The Wokingham Paper

Bomb shelter unearthed at the bottom of Woodley garden

NORMALLY people find fairies at the bottom of their garden. Or even a compost heap. But a Woodley man has discovered a blast from the past.

Brian Hunt, who lives on Reading Road, has unearthed a Second World War bomb shelter following an investigation into an unusual spot in his garden.

He unearthed the historical relic earlier this month after years of suspecting something peculiar was beneath his lawn – he’s lived there since 1975.

It’s not the only unusual find in his home: he’s previously dug up a Greek urn. But it is the bomb shelter that is attracting attention.

Mr Hunt said: “Over the last 10 years or so I’ve noticed something solid under the grass while gardening.

“Warmer summers meant the spot became more obvious and caused a mossy, lighter patch of grass to appear.”

The curious resident – who took advantage of the lockdown period to investigate the section – added:“I decided to dig up the area of lawn, suspecting to find a wall or patio underneath but was very surprised to find what I did.

“After 10 minutes of digging I uncovered a hole in the roof of the shelter which I was able to look through and soon realised what it was.

“The shelter is roughly 7ft by 9ft and constructed with thick concrete and 8in to 10in iron bars so it’s likely the shelter was a special design rather than the typical Anderson shelters of the era.

“There’s a lot of glass and rubble in the shelter which I imagine was poured through the hole so it’s difficult to make out what else is in there apart from a shelf which I can see.”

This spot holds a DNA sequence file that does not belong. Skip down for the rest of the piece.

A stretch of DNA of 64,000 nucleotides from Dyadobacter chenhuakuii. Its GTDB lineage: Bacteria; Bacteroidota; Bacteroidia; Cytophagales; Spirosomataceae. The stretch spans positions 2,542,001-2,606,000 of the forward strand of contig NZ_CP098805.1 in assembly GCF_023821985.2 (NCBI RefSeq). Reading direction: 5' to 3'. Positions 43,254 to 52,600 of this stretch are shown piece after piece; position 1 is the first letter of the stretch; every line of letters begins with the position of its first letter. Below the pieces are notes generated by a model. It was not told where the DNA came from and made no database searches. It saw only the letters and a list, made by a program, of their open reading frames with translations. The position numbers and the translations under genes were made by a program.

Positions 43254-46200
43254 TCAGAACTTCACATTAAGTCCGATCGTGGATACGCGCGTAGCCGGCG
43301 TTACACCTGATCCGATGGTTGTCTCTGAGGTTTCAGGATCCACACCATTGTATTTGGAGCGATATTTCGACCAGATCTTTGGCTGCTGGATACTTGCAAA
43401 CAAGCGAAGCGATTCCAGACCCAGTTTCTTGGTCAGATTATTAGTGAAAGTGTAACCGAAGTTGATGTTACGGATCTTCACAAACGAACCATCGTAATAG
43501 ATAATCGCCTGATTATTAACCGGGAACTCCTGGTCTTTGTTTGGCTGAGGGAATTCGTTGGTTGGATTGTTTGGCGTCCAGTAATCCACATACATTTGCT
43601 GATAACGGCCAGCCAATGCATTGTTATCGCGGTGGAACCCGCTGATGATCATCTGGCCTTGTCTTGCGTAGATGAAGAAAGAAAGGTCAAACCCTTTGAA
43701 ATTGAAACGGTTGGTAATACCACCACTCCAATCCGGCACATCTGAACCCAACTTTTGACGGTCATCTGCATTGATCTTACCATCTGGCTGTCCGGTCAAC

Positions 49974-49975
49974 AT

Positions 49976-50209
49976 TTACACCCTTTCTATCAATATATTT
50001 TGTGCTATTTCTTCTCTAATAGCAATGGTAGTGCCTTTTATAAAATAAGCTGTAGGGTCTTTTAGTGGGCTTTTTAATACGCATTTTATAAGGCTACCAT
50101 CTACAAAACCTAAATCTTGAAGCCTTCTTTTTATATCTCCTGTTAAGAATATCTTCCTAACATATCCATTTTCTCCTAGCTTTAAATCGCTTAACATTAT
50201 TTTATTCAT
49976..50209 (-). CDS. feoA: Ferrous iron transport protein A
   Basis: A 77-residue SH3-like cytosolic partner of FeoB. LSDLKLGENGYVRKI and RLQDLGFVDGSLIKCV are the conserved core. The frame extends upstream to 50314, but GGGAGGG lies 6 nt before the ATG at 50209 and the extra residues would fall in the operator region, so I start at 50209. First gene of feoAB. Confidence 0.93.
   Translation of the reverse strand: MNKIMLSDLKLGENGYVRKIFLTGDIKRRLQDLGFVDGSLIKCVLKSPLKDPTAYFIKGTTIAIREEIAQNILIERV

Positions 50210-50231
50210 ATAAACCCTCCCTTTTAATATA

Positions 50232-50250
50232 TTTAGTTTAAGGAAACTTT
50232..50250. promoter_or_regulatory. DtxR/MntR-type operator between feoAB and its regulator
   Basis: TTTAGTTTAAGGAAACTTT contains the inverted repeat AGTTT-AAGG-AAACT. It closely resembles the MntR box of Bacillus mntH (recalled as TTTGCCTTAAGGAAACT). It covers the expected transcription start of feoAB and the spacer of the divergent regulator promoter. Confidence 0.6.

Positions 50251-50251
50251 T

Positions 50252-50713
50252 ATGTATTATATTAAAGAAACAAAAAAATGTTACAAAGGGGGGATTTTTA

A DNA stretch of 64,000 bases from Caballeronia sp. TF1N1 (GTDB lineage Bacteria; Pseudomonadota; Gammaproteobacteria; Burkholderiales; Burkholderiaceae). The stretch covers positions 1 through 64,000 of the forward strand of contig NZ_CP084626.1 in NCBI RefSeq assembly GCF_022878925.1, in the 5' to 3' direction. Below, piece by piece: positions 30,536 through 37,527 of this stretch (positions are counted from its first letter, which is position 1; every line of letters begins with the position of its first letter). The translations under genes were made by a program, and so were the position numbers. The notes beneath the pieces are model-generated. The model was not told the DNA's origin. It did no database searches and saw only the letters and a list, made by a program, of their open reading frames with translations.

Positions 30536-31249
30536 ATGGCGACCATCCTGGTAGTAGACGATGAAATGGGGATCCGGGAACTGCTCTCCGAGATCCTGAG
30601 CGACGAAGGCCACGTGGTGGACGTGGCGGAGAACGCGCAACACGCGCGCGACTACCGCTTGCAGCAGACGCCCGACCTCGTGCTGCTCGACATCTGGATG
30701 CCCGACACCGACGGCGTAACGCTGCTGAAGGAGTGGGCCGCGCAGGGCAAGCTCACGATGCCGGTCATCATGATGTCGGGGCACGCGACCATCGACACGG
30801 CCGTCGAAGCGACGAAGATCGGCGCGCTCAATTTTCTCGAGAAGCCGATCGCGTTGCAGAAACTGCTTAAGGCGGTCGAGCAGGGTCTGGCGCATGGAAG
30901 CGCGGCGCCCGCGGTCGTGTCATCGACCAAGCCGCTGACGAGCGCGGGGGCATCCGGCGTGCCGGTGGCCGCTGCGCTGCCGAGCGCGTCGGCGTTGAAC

Since finding the artefact, Mr Hunt has used title deeds to identify the shelter’s potential owner.

The records show that the previous homeowner, George Cripps, worked as a street mason in the area and may have built the shelter after he bought the property in 1929.

Mr Hunt said: “In the past, I’ve found things in my garden like a concrete shed and a Greek urn which I dug up under the flower beds.

“This, however, is something I never expected to find and by the looks of it required a lot of skill and motive to create.”

And addressing his future plans for the shelter, the Woodley resident added: “I’ve had suggestions from friends about what to do with it. The ideas include turning it into a wine cellar, adding open steps or making a garden feature of it.”

“My favourite idea so far is that I remove the moss from it and surround it with gravel and Mediterranean grasses.”

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